The first thing you notice about the Mirai, Toyota’s new $62,000, four-door family sedan, is that it’s no Camry, an international symbol of bland conformity. First there are the in-your-face, angular grilles on the car’s front end. These deliver air to (and cool) a polymer fuel-cell stack under the hood. Then there’s the wavy, layered sides, meant to evoke a droplet of water. It looks like it was driven off the set of the Blade Runner sequel.
Just as the Prius has established itself as the first true mass-market hybrid, Toyota hopes the Mirai will one day become the first mass-market hydrogen car. On sale in Japan on Dec. 15, it will be available in the U.S. and Europe in late 2015 and has a driving range of 300 miles, much farther than most plug-in electrics can go. It also runs on the most abundant element in the universe and emits only heat and water—and none of the gases that lead to smog or contribute to global warming. “This is not an alternative to a gasoline vehicle,” says Scott Samuelsen, an engineer and director of the National Fuel Cell Research Center at the University of California at Irvine. “This is a quantum step up.”
The Mirai is hardly a speedster, though it’s quicker than a Prius. It can reach 100 kilometers (62 miles) per hour in 9.6 seconds. When you punch it, the car feels like an electric—there’s none of the vibration of a combustion engine. Driving the Mirai around a large, man-made island in Tokyo Bay called Odaiba is a little surreal. The interior is a Zen sanctuary of silence, save for the rush of wind passing around the vehicle and the occasional muffled sound of the suspension doing its work. The car can double as a mobile power station: A socket in the trunk can electrify the typical Japanese home for about a week in the event of an earthquake or other emergency.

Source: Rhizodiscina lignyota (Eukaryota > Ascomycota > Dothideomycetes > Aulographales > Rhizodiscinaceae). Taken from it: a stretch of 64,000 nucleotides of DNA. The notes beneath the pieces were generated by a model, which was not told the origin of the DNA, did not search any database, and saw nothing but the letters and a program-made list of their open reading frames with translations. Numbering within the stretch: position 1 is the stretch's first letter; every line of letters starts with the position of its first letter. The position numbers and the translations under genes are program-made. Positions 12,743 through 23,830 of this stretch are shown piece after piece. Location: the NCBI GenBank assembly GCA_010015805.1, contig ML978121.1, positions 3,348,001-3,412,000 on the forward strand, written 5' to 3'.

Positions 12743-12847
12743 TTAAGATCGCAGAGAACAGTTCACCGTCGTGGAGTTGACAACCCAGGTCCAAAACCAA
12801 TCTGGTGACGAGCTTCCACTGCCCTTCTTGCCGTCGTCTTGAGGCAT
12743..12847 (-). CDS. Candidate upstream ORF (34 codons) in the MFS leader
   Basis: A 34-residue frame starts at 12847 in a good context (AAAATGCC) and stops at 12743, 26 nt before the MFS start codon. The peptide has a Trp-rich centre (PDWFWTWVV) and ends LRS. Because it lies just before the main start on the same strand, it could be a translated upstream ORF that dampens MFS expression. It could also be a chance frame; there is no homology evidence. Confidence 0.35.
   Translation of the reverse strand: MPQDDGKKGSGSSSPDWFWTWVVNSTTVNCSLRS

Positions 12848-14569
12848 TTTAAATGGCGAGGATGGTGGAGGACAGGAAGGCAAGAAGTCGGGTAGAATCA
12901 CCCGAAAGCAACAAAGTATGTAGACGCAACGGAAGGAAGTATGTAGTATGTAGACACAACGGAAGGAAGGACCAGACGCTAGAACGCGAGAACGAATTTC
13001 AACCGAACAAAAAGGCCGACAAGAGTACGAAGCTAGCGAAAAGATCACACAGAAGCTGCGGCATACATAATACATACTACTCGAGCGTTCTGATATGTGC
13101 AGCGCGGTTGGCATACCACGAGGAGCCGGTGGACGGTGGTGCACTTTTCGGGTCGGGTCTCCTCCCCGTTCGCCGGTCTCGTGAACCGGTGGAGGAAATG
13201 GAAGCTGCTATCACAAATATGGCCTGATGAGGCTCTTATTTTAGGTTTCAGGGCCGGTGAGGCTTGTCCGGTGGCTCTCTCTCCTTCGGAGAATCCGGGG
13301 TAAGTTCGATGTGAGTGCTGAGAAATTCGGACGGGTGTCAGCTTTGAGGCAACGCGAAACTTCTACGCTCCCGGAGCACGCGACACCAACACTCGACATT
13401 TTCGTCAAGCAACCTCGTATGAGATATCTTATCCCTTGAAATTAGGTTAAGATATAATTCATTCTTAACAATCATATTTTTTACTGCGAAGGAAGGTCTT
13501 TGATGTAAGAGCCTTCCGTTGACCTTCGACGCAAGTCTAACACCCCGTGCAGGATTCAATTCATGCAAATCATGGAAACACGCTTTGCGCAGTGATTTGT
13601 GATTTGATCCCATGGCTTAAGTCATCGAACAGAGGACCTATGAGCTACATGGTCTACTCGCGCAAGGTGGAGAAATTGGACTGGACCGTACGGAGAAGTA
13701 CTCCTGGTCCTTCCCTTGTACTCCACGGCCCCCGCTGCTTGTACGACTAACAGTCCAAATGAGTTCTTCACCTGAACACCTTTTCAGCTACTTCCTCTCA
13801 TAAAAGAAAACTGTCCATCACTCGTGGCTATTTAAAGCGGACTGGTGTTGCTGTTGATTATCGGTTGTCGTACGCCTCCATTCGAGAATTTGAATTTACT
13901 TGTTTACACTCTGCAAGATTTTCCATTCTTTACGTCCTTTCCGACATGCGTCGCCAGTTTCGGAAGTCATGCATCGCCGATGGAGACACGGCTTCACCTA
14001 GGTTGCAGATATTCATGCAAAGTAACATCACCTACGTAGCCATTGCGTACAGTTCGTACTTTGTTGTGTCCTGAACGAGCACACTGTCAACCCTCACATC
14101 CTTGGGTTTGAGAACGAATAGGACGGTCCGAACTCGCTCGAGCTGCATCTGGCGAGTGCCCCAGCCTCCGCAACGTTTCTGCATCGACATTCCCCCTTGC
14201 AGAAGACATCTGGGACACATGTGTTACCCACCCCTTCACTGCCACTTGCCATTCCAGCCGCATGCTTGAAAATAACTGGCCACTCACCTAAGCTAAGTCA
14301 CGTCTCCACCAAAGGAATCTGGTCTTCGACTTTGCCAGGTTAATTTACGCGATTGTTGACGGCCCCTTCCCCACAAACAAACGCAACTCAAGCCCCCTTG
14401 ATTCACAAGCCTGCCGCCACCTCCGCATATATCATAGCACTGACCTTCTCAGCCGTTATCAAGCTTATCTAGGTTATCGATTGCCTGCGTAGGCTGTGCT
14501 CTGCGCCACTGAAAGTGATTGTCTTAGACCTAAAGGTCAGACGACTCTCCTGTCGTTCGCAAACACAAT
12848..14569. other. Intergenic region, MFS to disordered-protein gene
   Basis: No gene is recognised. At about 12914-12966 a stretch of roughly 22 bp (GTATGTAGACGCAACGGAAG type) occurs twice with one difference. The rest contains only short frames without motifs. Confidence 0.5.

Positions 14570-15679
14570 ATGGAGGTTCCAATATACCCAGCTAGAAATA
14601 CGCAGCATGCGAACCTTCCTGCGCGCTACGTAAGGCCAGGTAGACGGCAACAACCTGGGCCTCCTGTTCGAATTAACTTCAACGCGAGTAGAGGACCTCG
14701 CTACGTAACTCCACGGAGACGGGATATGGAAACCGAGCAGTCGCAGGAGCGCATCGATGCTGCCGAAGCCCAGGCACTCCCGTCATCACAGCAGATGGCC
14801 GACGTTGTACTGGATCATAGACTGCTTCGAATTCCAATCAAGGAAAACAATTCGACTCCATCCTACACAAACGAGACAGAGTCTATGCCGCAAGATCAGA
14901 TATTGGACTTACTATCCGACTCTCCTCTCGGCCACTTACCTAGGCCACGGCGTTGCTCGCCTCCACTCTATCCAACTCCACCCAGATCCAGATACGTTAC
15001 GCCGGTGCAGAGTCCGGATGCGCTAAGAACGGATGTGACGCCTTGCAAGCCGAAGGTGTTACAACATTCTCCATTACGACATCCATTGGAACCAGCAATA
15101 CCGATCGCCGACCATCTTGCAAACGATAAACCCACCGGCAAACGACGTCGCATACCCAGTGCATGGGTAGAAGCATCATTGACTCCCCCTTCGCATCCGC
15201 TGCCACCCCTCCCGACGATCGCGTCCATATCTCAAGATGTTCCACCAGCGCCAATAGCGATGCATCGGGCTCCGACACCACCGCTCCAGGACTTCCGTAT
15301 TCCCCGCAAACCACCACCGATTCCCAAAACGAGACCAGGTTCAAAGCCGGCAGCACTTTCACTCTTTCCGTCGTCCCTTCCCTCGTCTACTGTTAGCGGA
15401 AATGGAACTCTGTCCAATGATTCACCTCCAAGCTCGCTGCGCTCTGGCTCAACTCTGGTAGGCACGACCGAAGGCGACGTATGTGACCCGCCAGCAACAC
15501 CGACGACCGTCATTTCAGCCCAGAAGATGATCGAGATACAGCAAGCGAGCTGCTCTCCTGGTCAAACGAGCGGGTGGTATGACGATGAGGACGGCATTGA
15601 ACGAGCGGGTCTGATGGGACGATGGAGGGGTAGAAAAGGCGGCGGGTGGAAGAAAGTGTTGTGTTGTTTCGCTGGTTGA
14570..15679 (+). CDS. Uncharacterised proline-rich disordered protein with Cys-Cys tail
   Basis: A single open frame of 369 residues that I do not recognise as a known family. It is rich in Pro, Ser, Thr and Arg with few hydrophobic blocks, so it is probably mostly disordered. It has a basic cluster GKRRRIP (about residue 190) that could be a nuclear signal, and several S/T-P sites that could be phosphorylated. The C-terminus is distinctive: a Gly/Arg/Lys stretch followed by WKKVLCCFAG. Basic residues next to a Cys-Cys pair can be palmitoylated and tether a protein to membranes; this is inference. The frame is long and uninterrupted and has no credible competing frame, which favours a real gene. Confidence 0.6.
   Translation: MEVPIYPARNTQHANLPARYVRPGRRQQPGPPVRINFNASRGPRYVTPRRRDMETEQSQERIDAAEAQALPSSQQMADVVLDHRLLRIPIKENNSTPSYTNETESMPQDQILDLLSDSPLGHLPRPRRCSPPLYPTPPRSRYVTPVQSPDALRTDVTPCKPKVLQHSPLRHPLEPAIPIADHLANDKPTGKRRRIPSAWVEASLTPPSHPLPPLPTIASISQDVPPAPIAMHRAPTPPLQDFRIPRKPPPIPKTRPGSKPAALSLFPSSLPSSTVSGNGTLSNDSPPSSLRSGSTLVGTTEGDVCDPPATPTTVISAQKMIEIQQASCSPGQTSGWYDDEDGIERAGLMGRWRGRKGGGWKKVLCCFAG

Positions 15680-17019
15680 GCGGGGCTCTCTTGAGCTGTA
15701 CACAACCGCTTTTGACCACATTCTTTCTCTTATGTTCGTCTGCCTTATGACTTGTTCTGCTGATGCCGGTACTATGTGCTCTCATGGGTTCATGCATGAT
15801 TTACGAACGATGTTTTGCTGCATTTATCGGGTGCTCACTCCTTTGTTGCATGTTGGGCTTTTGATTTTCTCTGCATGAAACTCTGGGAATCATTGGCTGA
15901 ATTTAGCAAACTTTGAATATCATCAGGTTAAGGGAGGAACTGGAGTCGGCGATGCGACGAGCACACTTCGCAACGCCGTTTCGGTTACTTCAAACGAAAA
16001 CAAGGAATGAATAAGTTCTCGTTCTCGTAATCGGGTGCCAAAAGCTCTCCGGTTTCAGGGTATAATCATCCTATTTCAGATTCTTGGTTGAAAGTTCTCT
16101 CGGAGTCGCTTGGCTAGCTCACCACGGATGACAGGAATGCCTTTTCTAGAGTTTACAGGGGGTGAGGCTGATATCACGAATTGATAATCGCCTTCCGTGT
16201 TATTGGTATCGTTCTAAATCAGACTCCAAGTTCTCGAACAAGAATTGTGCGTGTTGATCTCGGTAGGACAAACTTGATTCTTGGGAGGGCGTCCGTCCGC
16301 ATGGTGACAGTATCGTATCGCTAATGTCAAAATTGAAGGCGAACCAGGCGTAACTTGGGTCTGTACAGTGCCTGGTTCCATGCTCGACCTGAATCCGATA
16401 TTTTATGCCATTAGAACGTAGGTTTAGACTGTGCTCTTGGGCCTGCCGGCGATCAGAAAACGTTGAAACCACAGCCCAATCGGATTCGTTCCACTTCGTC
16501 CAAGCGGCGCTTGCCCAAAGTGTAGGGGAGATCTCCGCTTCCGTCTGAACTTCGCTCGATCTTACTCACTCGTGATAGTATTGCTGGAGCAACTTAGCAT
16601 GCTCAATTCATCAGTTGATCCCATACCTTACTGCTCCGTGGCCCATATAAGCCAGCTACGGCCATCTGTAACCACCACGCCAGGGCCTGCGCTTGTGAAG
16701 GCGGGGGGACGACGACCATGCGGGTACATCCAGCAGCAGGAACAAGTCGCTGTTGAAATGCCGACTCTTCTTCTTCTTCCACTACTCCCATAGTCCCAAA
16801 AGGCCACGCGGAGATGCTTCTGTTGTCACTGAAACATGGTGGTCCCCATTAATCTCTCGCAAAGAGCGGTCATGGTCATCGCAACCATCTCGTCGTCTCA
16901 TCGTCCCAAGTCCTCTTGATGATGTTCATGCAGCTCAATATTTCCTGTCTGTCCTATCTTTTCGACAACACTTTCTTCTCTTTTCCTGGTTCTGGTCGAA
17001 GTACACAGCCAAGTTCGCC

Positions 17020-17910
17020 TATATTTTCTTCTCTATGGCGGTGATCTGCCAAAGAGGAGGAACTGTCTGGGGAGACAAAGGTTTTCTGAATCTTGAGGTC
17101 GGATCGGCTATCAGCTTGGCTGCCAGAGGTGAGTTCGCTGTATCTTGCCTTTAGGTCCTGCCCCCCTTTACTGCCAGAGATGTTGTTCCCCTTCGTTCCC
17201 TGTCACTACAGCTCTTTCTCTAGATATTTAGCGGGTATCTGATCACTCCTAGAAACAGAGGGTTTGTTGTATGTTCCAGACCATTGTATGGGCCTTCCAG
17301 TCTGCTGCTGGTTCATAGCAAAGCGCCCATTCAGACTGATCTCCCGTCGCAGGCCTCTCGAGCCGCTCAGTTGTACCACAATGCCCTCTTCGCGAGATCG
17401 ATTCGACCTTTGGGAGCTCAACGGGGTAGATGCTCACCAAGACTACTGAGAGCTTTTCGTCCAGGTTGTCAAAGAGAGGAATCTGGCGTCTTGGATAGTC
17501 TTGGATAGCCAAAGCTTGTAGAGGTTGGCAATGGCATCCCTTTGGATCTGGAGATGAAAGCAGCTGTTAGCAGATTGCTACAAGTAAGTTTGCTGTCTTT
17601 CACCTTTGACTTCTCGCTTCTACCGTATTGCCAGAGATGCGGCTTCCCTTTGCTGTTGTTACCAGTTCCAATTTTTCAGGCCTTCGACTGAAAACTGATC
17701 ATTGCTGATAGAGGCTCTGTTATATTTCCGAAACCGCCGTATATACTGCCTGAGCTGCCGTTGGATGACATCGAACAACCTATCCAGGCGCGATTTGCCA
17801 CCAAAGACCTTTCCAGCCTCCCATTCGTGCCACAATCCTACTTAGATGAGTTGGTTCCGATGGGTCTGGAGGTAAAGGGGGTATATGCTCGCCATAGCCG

As cool as the Mirai is, selling it is a hugely risky move. While fuel cells are a proven technology, used by NASA during Apollo missions in the 1960s to generate electricity and produce drinking water, a mass market for fuel-cell cars will require big investments in hydrogen fueling stations that may not be forthcoming. And, thanks in large part to Toyota itself, the auto industry has sunk serious money into hybrids, plug-in electrics, and advanced batteries in the expectation that these technologies will dominate the post-gasoline era, whenever that may be. “Every manufacturer has multiple hybrids and electrics coming,” says Mike Jackson, chief executive officer of AutoNation(AN), the largest U.S. retailer of new cars, trucks, and SUVs. “And here you have Toyota saying, ‘We’re not going to go full electric. The ultimate answer is fuel cells.’ ”
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